By Kimberly Tuttle (CMC’19)
On average, 130 Americans die every day from opioid-related overdoses. America’s opioid epidemic is a severe national crisis that affects not only public health, but social and economic welfare as well. The Centers for Disease Control (CDC) estimates that opioid misuse alone costs the United States over $78 billion a year, including costs accrued to healthcare, lost productivity, addiction treatment, and criminal justice. While the opioid epidemic was spurred by a number of factors, the role that Purdue Pharma and other such pharmaceutical companies played—providing false reassurances to medical communities about the addictive qualities of opioids—is indisputable.
Purdue Pharma created OxyContin in 1996 and aggressively advertised the drug as a non-addictive pain killer for several years. A Purdue Pharma commercial advertised the drug as the company’s “best, strongest pain medication” and assured listeners that “the rate of addiction amongst pain patients that are treated by doctors is much less than 1 percent.”
In addition to massive public marketing campaigns, Purdue Pharma utilized a database that compiled sophisticated marketing data and tracked physicians around the U.S. with the highest pain medication prescribing rates. With this information, Purdue Pharma could identify the highest and lowest prescribers of particular drugs in a single zip code. Between 1996 and 2000, Purdue Pharma increased its internal sales force team by 100 percent and conducted more than 40 national pain-management and speaker-training conferences in regions that were highly-concentrated with heavy prescribers.
Soon after its introduction into the American market, OxyContin was discovered to be one of the most pervasive opioid drugs. The drug is meant to be used to treat pain from cancer, trauma, or major surgery, but its wide misuse has been proven to cause severe addiction, overdose, and death.
Due to the fast-spreading OxyContin addiction in America, Purdue Pharma was subject to an investigation in 2006. It was found that in as early as 1997, Purdue Pharma knew of OxyContin’s addictive qualities and widespread misuse. Internal Purdue Pharma reports noted OxyContin as “the hottest thing on the streets” and recognized the inflated street value of the drug. Yet, the company neglected to formulate a solution to this problem, or even recognize the misuse of the drug as a concern.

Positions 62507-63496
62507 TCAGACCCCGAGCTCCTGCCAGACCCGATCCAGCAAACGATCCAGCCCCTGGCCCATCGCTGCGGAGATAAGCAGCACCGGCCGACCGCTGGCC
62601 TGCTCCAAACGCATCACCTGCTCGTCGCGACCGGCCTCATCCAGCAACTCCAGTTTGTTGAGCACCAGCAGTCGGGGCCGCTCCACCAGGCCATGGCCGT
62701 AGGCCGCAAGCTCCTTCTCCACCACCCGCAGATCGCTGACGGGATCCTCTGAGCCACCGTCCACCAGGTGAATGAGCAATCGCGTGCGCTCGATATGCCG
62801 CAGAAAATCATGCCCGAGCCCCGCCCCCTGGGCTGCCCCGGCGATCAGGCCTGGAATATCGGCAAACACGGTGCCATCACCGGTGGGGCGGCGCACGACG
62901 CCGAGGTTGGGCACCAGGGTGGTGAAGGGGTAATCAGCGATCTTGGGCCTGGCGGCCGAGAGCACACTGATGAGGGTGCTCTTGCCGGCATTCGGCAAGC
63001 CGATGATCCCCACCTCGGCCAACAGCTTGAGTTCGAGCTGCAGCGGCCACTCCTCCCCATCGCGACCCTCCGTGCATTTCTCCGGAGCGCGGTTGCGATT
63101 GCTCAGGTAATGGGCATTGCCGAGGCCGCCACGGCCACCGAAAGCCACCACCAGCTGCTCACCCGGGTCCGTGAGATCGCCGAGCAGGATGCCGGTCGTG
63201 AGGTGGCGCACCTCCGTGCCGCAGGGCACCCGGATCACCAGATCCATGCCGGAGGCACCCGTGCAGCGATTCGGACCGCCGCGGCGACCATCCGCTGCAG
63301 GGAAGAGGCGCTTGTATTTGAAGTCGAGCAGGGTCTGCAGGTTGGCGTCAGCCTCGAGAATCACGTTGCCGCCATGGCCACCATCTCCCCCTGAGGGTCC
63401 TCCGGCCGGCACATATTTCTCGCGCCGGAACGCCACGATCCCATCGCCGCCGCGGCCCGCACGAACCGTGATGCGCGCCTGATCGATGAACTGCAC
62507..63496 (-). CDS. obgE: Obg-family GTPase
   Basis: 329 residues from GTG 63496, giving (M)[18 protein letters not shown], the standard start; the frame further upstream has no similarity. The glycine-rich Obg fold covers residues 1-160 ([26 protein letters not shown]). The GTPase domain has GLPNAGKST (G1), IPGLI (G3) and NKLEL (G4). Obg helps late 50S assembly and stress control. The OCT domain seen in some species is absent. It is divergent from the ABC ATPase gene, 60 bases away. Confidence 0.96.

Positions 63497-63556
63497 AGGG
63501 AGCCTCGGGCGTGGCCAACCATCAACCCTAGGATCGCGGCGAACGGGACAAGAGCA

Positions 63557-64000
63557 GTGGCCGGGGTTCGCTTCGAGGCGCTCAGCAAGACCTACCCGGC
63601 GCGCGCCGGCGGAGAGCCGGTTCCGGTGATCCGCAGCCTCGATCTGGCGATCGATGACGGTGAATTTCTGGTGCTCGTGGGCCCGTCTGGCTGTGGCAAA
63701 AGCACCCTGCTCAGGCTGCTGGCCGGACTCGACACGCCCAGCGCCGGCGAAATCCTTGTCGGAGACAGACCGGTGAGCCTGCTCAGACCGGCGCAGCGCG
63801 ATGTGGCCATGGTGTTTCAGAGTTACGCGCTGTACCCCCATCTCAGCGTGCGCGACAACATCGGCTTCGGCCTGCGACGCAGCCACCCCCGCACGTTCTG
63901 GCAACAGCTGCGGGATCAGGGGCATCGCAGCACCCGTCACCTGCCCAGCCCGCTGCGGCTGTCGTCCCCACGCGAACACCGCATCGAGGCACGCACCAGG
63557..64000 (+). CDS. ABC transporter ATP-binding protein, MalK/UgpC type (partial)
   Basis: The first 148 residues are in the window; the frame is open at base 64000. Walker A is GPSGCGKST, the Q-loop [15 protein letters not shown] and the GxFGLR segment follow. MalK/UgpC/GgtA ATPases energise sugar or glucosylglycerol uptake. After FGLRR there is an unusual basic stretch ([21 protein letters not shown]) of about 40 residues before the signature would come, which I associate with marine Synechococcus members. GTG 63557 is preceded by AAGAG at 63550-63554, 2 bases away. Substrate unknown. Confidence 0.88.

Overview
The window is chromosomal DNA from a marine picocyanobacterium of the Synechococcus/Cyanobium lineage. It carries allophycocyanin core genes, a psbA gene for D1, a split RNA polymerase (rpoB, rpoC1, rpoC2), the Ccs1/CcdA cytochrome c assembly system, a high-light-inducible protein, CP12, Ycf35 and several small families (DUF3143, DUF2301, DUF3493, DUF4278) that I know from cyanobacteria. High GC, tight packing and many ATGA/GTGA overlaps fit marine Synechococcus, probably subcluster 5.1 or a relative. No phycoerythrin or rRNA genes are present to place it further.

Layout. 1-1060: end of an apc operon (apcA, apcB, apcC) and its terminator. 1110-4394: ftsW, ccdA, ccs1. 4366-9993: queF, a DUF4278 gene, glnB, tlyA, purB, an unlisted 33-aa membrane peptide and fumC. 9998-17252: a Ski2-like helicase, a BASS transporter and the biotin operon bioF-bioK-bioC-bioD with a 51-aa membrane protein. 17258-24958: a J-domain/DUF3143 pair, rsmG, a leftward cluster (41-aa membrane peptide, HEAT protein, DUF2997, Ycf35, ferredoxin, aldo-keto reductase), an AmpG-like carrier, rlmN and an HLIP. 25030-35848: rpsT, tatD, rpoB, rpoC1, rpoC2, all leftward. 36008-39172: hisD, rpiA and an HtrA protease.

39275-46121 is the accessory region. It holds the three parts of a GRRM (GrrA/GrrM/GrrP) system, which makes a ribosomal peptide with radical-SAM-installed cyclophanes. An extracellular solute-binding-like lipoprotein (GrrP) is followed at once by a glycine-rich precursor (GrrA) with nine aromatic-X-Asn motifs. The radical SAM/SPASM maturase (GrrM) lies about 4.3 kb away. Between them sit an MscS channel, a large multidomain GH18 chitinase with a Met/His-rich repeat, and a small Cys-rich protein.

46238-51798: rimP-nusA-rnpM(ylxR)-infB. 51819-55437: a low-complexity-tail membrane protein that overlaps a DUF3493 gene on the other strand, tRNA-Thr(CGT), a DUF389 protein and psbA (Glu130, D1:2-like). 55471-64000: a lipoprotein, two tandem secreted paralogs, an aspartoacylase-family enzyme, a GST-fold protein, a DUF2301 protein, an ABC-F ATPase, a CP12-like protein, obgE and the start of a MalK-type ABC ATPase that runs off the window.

The prosecutors going after Purdue Pharma recommended that the top three executives of the company be indicted on felony charges of conspiracy to defraud the U.S., yet the parties settled in 2007 on a misdemeanor for “misbranding” OxyContin. The company executives were then required to pay a fine of $634.5 million and perform community service.
A misdemeanor charge soon proved to be inadequate in the efforts to slow the role of OxyContin in America’s increasing drug problem. The number of opioid prescriptions in the U.S. continued to steadily rise and in 2012, OxyContin represented nearly 30 percent of the entire painkiller market in America.
The current scale of the opioid epidemic is unprecedented and deeply disturbing. In the past two decades, over 200,000 Americans have died from opioid overdoses. People have as such aggressively come after Purdue Pharma for its role in the perpetuation of opioid addictions in America. There have been nearly 2,000 lawsuits brought against Purdue Pharma and the company is now considering bankruptcy.
Cities, states, and private parties are seeking justice in several forms. Various cities are suing Purdue Pharma to recover costs from the financial harm the company personally inflicted on American cities. Many of these lawsuits rest on the grounds of consumer protection laws, and argue that the company falsely denied or downplayed the addiction risk associated with OxyContin while overstating the benefits. Purdue Pharma is also facing public nuisance lawsuits, which are a class of common law offenses in which the injury, loss, or damage is suffered by the public in general rather than an individual in particular.
Purdue Pharma continues to deny the allegations declared in the lawsuits by hundreds of cities, states, and various parties. Many of the cases are proceeding in various state courts, though most of the cases have been consolidated in a federal multidistrict litigation court in Ohio. A New York prosecutor compares the scale of the cases against Purdue Pharma to the litigation against the tobacco industry that resulted in a historic $246 billion settlement in 1998.
Purdue Pharma, in the wake of the massive financial compensation it could owe, has explored bankruptcy filing. According to legal experts, filing for bankruptcy would likely result in the freezing of current lawsuits against the company and a shift of the cases into bankruptcy court. This process ensures that Purdue Pharma could maintain its value while getting additional time to negotiate with each entity it owes money to. Regardless of its ultimate decision, Purdue Pharma is finally facing the consequences for the part it played in America’s opioid epidemic.